BY Russell Haswell in Reviews | 09 SEP 99
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Issue 48

Peter Halley

R
BY Russell Haswell in Reviews | 09 SEP 99

For Peter Halley's first solo show in the United Kingdom in over ten years, and his first installation, six post-Neo-Geo paintings were hung on top of repeated wallpaper-format prints and wall drawings of exploded conduits. The ceiling and floor were untouched. Ripples and bubbles between the gallery wall and the prints recalled the role of Halley's troupe of assistants in the making of the work. Is the artist's deliberate removal of his own gestural mark-making an attempt to reference the mass-produced, disposable by-product saturated society that his works are apparently a focused by-product of? Lets call it auto-constructionism.

Halley has said that his works are intended to be viewed quickly, to look 'hot' or even 'turbo-charged'. His slick ambition reveals the glorification of his subjects (prison cells for example) - like fictionalising the insanity of a high-speed car chase as a hedonistic pre-prison exercise.

Halley forces the philosophical issues of the paintings via the repetition of his subject matter. Their obvious production processes - the textural qualities of the stucco effect of the Roll-a-Tex used on the cell and prison areas - are commercial post-industrial materials. The surface of the paintings - Day-Glo, metallic or textured - deny photo-mechanical reproduction, drawing the viewer into a 'must see' situation.

Halley's 1999 paintings consist of small changes in a system that has lasted over a decade. The original elements of his imaginary/theoretical world are still in use - prisons, cells, conduits and smokestacks - but now they are burnt out, glowing, circulating, underground and/or multiplied. The self-restraint of these radically small changes - one colour, one element - is a nod towards heavy minimalism (Ryman, Rothko and Serra spring to mind). Still consisting of more than one panel, the paintings have retained the lower horizontal panels which display the underground conduits (often thought of as escape tunnels). These panels define the apocalyptic landscape setting which lends the subjects their building or cell status.

The conduits still carry the source of the illumination to the cells, their varying sizes signifying the possibility of transportation of matter other than human (the city as a functioning machine). Underground and overground conduits seem to ignore cellular technology - a social rather than individual issue. Seemingly irrational, the changes seem to be euphoric: traditional colours have been replaced with contemporary metallics and acid colour combinations. The paintings are not abstract, but diagrammatic images of storage and information transportation. The cells are Pop-Minimalist squares which act as confining structures, whereas the prisons are a critical element. In these glamorous works, synthetic colour is used to liven up the stagnant state of the arts, but also to compete with and assault the current wave of Day-Glo copyists. Halley utilises his personal arsenal of retina-burning, washing powder box colours without just being 'Op'.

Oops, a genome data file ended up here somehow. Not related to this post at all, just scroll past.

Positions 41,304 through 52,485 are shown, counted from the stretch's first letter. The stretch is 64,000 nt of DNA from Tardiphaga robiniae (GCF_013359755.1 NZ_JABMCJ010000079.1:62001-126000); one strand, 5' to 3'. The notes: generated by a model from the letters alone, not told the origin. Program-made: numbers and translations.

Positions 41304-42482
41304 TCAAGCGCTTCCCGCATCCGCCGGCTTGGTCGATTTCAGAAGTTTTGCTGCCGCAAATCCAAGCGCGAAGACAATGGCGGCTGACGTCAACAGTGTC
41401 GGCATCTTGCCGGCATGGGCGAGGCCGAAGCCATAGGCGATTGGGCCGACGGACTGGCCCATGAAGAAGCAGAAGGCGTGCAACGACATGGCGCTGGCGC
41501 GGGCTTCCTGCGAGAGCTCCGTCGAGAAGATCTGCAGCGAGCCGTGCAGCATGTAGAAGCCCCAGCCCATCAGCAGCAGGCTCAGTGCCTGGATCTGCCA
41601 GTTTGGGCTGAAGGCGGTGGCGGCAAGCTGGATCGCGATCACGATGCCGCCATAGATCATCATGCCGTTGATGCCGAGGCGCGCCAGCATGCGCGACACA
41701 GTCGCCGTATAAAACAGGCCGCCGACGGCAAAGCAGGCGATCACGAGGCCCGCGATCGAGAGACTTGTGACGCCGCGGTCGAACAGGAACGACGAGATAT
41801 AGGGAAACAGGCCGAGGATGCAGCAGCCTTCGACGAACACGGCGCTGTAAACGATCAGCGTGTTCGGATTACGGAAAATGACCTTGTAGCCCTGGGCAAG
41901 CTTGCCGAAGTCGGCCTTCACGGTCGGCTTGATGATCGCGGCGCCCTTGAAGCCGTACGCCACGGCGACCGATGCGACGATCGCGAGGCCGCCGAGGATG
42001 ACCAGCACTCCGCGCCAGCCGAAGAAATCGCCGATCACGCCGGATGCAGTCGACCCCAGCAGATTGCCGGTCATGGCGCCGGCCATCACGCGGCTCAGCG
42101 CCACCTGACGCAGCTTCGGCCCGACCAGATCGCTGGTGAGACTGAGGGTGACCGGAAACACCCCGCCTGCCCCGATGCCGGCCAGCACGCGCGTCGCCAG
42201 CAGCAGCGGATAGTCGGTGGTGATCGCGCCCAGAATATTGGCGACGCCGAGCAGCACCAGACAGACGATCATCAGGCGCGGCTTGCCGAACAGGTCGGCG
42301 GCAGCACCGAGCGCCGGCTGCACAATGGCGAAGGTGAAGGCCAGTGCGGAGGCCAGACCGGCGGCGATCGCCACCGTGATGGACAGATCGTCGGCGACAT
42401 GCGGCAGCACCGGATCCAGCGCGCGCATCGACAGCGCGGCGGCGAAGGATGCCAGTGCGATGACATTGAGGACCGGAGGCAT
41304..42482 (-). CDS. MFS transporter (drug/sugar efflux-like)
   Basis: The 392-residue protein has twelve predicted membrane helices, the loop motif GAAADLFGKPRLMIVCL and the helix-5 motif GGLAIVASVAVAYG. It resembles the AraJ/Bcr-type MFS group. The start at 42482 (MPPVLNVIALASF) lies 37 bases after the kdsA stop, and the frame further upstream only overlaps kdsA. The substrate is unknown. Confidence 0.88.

Halley might employ geometry as a metaphor for society, but in the event of an earthquake his images would shatter. Although networks of viral and electronic data flow are considered to be contemporary information carriers, flexible conduits and cabling are required. This might explain the curved and blurred contents of the posters, where the more playful, initially digitally rendered prints are filled with the distortions of the 'trace edges' command used in computer illustration packages. They provide the viewer with the deployment of true symmetry and satisfaction in the illusion upgrade: unique Iris prints of the Smoking Cell (all works 1999), or Static Wallpaper and Mutated Cell.

These post-recession Neo-Geo paintings are the retrogressive nostalgic mirroring of pop culture of the late 70s and 80s. But they re-establish it while still managing to reflect contemporary interests - like remembering the 80s and observing the resurgence of pop icons such as Debbie Harry. Looking at Halley's paintings, I can't help thinking that he must have been heavily influenced by (and have influenced) art rock/pop/modernist/designer record sleeves of the early 80s - arguably his formative years.

The world has changed radically since the mid-80s and Halley reflects the wider social implications of the eroticisation of technology and the aftermath of post-apocalyptic life. His titles are often more than descriptions of their compositional contents (Smoking Cell) plundered from computer games (Time Crisis) or independent music fanzines (Forced Exposure). Yet the fact that the wall paintings aren't titled or listed as works in the same way as the prints makes them feel almost like afterthoughts. However, the attempt to perpetuate the belief that Neo-Geo lives on in his hands, is still Halley's playful production objective.

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